Taranis, the stealthy unmanned combat vehicle demonstrator, was filmed during its initial flight trials. It’s the most advanced aircraft ever built in the UK.
Named after the Celtic god of thunder, was billed by military chiefs as the most technologically advanced aircraft ever built in the UK.
The project, which has so far cost £185 million, exists to demonstrate the ability of unmanned aircraft to launch precision strikes in hostile territory while remaining undetected.
The prototype was understood to be flying at the Royal Australian Air Force’s Woomera Testing Range in Southern Australia.
Philip Dunne, then minister for defence equipment, support and technology, said:
“This is the most advanced air system yet conceived, designed, and built in the UK and it is vitally important for the future both of UK air defence and the UK defence industry.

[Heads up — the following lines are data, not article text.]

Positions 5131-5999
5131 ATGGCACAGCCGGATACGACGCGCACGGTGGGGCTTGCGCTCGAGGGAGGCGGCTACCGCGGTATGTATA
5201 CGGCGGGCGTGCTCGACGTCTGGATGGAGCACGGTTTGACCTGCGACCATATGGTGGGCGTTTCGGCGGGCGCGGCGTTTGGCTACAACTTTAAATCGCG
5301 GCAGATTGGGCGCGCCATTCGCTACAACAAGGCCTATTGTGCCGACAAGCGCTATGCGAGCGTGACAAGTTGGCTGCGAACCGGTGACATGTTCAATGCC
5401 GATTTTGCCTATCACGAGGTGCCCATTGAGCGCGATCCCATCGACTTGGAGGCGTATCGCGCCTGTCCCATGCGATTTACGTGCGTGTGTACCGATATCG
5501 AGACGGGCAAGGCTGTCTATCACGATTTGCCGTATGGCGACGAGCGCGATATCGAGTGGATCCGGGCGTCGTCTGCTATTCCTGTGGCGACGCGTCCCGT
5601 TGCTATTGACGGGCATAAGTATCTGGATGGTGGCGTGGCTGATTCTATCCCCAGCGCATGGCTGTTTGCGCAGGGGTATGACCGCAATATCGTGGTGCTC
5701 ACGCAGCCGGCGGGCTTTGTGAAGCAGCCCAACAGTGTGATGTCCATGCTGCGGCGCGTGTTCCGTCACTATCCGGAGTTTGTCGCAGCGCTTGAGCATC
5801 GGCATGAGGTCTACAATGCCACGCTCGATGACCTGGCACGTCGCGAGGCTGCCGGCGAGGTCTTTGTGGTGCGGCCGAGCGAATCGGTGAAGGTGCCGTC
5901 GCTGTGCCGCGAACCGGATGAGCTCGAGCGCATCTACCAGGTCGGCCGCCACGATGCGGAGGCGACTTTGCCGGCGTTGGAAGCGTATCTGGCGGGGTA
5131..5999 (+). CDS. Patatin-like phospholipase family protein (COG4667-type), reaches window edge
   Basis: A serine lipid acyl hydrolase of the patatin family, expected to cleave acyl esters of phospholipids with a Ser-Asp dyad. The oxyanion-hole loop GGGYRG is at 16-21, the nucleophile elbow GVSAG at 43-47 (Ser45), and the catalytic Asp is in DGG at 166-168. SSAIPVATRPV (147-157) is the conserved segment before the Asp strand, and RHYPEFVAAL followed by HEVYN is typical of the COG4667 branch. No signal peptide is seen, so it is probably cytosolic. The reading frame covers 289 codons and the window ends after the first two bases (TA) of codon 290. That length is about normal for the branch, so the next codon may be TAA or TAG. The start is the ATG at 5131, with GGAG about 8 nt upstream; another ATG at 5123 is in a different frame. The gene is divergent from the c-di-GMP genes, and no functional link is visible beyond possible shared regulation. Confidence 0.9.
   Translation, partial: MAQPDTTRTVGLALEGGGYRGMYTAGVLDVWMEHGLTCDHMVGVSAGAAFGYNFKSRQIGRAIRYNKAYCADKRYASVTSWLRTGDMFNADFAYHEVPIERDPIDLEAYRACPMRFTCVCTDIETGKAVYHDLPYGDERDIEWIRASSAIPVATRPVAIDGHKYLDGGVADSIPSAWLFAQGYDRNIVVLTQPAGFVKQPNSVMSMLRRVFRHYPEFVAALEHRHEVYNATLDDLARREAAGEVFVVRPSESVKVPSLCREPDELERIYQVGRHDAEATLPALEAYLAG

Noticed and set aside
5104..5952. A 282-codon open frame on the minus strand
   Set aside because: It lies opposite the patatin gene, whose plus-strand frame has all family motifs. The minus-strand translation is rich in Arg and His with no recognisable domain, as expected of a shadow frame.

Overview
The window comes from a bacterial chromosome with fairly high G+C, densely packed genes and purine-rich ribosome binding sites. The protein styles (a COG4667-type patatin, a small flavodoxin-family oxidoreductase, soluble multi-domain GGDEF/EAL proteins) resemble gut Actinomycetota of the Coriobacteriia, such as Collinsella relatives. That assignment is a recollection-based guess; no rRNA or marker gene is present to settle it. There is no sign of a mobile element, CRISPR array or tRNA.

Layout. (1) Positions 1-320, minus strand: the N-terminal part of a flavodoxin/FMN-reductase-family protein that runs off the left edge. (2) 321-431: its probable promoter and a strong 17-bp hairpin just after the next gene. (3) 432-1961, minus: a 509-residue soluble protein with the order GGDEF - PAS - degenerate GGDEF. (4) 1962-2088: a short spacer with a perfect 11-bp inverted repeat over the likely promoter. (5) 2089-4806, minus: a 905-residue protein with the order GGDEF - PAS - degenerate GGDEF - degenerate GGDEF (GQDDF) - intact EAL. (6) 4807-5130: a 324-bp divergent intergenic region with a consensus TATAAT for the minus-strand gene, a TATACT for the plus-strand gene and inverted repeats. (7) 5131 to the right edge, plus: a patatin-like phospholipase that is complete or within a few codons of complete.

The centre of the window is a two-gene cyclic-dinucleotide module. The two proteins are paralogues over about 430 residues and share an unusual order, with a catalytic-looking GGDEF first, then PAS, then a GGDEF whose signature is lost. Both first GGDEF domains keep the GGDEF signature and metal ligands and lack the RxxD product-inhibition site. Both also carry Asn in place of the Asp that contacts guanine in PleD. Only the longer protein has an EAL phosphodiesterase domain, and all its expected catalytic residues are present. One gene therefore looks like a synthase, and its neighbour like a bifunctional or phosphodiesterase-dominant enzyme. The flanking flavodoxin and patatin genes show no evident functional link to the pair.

Taranis is providing vital insights that will help shape future capabilities for our armed forces in coming decades. Its advanced technology is testament to the UK’s world leading engineering skills that keep Britain at the cutting edge of defence.”
Air Vice Marshal Sue Gray, who is director of Combat Air at Defence Equipment and Support, said:
“We set out to build a world-class stealth unmanned air system, or remotely-piloted air system – lest we forget there is a man or a woman in the loop.”
The first flight of Taranis follows on from the maiden flight of the pan-European Neuron UCAV technology demonstrator on 1 December 2012 and extensive carrier-based testing of the Northrop Grumman X-47B in 2013.
Taranis is not intended to enter production, but is instead a technology demonstrator vehicle. According to the MoD evidence to Parliament, “It will provide the MoD with experimental evidence on the potential capabilities, helping to inform decisions on the future mix of manned and remotely piloted systems.”